I really don't like Kim Woo-bin's new haircut. The one he had before was really slick and sharp- it showed off the rough, smart edges of Yeong-Do, and the way it played off of his eyebrows was just great. But this new haircut is almost exactly the same as Lee Min-ho's, and while that kind of hair works for members of the Kim family, it lacks the sneaky smugness that the character of Yeong-Do really needs. It's also slightly confusing having so many unrelated cast members with similarproblems. In a me-looking hair.
Anyway, aside from the hair, there's some still some good stuff here. The episode starts out the same place we left off at the party, and we almost immediately delve into a hilarious bit of tit-for-tat. This is why I like the so-called villains of this show so much- they've just got this great penchant for flair. But more importantly, they know that they're overreacting to situations, which is a base level of honesty really missing from the Kim Tan / Eun-Sang pairing.
For what it's worth, we do start seeing more actual conflict this time, as the consequences for Kim Tan's action continue to escalate and it's clear that his apparent inability to take direct responsibility is causing serious problems. In a memorable scene, we see his mom bail him out of one spot of trouble. She isn't exactly the most reliable ally and I'm not terribly confident in her ability to be of much use in the future here. Kim Tan does get a good one in with the hired goons, but given that this scheme required Yeong-Do's help, well, again, Kim Tan's just not very good at this independent stuff.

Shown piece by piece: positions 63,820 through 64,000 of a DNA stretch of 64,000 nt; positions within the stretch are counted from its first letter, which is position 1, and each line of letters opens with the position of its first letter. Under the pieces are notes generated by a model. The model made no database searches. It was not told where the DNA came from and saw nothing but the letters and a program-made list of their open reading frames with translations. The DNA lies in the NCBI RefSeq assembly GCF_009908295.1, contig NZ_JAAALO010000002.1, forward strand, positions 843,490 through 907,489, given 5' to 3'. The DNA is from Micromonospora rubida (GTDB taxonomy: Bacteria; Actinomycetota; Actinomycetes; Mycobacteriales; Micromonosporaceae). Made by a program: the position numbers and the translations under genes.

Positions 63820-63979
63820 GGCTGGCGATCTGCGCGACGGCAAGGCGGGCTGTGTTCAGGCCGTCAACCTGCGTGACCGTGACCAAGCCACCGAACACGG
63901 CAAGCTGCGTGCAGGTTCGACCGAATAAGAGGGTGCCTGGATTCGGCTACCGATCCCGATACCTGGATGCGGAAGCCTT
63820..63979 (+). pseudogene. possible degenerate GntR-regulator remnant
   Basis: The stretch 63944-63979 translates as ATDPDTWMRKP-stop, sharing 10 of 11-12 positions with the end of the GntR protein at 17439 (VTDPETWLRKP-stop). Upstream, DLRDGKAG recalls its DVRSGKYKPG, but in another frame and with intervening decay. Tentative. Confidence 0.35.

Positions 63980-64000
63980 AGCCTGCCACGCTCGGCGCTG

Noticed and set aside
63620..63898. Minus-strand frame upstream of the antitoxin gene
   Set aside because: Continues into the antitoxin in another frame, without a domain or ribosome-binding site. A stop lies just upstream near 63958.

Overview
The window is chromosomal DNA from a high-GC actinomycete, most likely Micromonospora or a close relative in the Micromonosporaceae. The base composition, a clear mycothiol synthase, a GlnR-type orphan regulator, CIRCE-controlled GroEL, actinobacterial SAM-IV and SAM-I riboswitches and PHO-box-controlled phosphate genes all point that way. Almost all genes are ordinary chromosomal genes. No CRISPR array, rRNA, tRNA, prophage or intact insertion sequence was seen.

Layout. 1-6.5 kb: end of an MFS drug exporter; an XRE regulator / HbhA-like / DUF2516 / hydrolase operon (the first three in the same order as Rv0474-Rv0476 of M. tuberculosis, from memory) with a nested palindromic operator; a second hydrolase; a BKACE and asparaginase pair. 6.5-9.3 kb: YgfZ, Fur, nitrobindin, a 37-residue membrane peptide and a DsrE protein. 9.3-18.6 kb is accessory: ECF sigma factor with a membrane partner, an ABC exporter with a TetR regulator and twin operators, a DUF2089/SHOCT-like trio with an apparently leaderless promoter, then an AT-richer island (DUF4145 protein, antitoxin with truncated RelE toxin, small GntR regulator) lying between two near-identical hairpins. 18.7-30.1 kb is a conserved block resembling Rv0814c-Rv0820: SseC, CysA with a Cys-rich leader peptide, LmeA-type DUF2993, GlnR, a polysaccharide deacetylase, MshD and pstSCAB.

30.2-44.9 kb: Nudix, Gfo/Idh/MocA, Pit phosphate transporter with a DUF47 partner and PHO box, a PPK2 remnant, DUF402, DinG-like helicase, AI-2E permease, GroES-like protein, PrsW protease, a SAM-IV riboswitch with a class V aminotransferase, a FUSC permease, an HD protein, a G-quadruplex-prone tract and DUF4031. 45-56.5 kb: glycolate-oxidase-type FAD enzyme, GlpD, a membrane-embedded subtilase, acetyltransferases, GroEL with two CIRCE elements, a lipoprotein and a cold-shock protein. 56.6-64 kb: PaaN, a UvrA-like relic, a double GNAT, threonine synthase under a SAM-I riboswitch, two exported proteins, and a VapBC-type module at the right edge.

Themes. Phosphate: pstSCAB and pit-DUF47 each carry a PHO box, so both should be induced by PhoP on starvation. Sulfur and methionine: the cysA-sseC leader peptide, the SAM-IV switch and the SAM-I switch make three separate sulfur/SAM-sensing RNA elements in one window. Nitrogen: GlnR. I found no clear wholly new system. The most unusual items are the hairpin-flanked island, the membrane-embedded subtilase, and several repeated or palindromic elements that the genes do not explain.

The main problem with this drama for me is that I've just run out of patience with the Kim Tan / Eun-Sang plotline, and while there's a lot of stuff going on this episode, none of it can escape the fact that these two form the emotional center of the storyline. Nearly everything that any other character does at this point is some sort of response to their relationship. The stakes are really a bit absurd, given that this is literally a high school romance.
Still, whatever the motivation, I'm all on board for anything that brings more corporate schemes, blackmailing, and backstabbing into this storyline. There's an actual, palpable energy to these moments that's genuinely a lot of fun. It really comes out how much so many of these characaters genuinely dislike each other, and I like the sense of alliances that could fracture at a moment's notice provided some other character can provide a convincing argument to change sides. That argument just isn't, and likely never will be, that Kim Tan and Eun-Sang should to be together.
Review by William Schwartz
Staff writer. Has been writing articles for HanCinema since 2012, having lived in South Korea since 2011. Started out in Gyeongju, then to Daegu, then to Ansan, then to Yeongju, then to Seoul, lived on the road for HanCinema's travel diaries series in the summer of 2016, and is currently settled in Anyang. Has good tips for utilizing South Korea's public bus system. William Schwartz can be contacted via email@example.com.
"[HanCinema's Drama Review] "The Heirs" Episode 15"
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